Image

Archive for productivity

The 12 Disciples of Creativity

Creativity requires faith, and sticking to your creative faith is easier with exemplary practices to follow. I’m a Catholic boy if you go back far enough. We learned our faith in part by studying the lives of the disciples. The root of the word disciple means to show a devotion, so these 12 practices are the devotional work to do as we create stories.

Simplicity: Focusing on the immediate action at hand. Breaking the mission into the smallest parts, and doing them one at a time. Making each creative act look obvious and inevitable. Because writing a sentence is not complex, when done one at a time. Because creating an outline card is not hard if you only do it one at a time.

Regularity: To make the act of creating as essential as waking from sleep each morning. To consider creating part of the day that can no more be skipped than the sunrise. To know you can’t leave the house without clothes, and to know that you can’t leave a morning without creating something, not in full. But a draft.

Solemnity: To light a candle, to close the door, to silence the phone, to feel as it you’re entering a church of a faith that propels you. To know and believe, in your soul, that what you’re about to do in creation is important, because it delivers meaning. To feel like a priest in prayer at a mass, or a minister in a sermon, or a pastor giving a benediction before an important event.

Honesty: To do, as Hemingway said, just write one true sentence. By true he doesn’t mean built of fact, but a sentence that delivers the essence of its intention. To be aware, always, that you’re an imperfect creation yourself and that only change and time will deliver your desires for your work. And to carry that awareness to your creations, imperfect always, full of the wabi sabi that makes them your signature. To be honest about your energy and your desire, know when it has flagged after good creative work.

Self-Direction: To understand and believe that you can master the course that you set out to complete the creations. Gifts of the sea come your way when you swim in a direction, and it’s always a direction you choose. Take actions. Know that it may not be the eventual course, but any movement you make toward the sometimes-distant light of your complete creation is an act of the self.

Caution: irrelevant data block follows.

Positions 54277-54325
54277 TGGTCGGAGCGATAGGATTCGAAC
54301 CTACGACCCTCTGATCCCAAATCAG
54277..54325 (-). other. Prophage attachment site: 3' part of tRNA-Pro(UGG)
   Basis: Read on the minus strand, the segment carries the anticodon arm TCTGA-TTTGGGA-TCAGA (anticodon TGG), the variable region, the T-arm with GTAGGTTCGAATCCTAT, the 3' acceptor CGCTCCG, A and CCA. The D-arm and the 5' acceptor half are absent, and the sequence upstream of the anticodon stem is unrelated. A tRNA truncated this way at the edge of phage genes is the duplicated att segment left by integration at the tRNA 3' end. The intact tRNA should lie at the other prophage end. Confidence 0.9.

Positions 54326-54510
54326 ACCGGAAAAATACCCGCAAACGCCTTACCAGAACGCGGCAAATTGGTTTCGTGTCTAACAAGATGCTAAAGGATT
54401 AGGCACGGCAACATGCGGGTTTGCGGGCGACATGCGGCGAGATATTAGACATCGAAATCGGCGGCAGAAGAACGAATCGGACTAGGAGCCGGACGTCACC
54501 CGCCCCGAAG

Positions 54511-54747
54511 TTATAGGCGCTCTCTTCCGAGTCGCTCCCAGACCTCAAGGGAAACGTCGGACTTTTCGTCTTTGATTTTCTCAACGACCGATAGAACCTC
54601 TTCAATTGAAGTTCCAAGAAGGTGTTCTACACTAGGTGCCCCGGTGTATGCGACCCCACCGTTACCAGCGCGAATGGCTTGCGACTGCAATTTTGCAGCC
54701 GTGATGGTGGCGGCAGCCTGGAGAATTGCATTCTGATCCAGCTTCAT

Intensity: To sit and write just a little longer. Go beyond where you are afraid. To allow nothing to break your dream state of conjuring. The practice characterization in performance, aloud, to see yourself as that person in the story, or as your genuine self standing before an audience, with your inner eyes locked on an immutable and immovable image, like Rushmore.

Presence: To be utterly in only one place, unreeling that spool of line into the water of creation, then to study the line while you wait for that fish of an idea to bite. To be in the very moment your fingers and your arms and your legs are dedicated to anything which is not the effort of the past, or the work in the future.

Ceremony: To embrace the act of creating with little talismans and icons and regular friends of habits. For example, “I always light this candle. I always play this music. I never allow my phone to ring. I always stand up to stretch after 25 minutes. I always bring a glass of water in with me. I always write one good sentence first, even though it has nothing to do with my creation. I always read the last thing I wrote, aloud, before I make my next passage. I always do toning with my voice, vocal exercises. I always stretch with a deep bend, then add my two favorite tai chi movements.

Joy: To love a life with less certainty than others because mine always holds unexpected pleasures. To revel in the persona that I create for myself as an artist, a creator, seeking meaning. To give thanks for an existence that can feed me and feed others’ hearts with one dedicated effort. To smile when I think of getting away with doing this as my life’s mission, because I play as my work.

Discipline: To love what I do, because discipline is getting what you want. To believe I am a disciple of my affection and devotion to my craft. To work with focus to make my mastery hours meaningful, not just ticks of the clock of life. To return to my creativity on a schedule and respect deadlines.